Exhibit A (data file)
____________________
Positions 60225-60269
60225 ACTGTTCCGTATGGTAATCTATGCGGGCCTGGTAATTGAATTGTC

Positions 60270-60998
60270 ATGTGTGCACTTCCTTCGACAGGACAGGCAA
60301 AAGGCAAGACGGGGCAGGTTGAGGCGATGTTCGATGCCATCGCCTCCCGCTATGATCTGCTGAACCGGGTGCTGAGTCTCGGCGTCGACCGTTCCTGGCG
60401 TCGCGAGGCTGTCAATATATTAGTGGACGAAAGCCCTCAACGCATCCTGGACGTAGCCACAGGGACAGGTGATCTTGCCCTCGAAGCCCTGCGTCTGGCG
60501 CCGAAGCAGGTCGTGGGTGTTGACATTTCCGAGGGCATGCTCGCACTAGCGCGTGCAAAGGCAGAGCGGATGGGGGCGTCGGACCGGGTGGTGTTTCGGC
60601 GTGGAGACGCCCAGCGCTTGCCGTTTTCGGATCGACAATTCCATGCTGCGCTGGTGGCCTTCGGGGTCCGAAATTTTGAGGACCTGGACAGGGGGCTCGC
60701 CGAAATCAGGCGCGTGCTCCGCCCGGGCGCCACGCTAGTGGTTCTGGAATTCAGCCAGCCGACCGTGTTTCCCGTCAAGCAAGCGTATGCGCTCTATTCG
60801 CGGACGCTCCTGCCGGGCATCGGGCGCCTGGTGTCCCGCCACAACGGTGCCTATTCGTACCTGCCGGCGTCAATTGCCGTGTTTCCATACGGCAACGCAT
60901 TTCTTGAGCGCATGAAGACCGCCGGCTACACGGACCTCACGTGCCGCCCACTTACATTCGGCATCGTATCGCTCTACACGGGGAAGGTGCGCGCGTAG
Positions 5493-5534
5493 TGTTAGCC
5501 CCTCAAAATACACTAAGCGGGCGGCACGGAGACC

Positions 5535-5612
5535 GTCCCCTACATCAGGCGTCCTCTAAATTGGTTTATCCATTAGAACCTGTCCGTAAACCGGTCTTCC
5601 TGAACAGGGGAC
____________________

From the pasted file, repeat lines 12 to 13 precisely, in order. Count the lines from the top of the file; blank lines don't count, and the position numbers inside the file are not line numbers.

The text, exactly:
Positions 5493-5534
5493 TGTTAGCC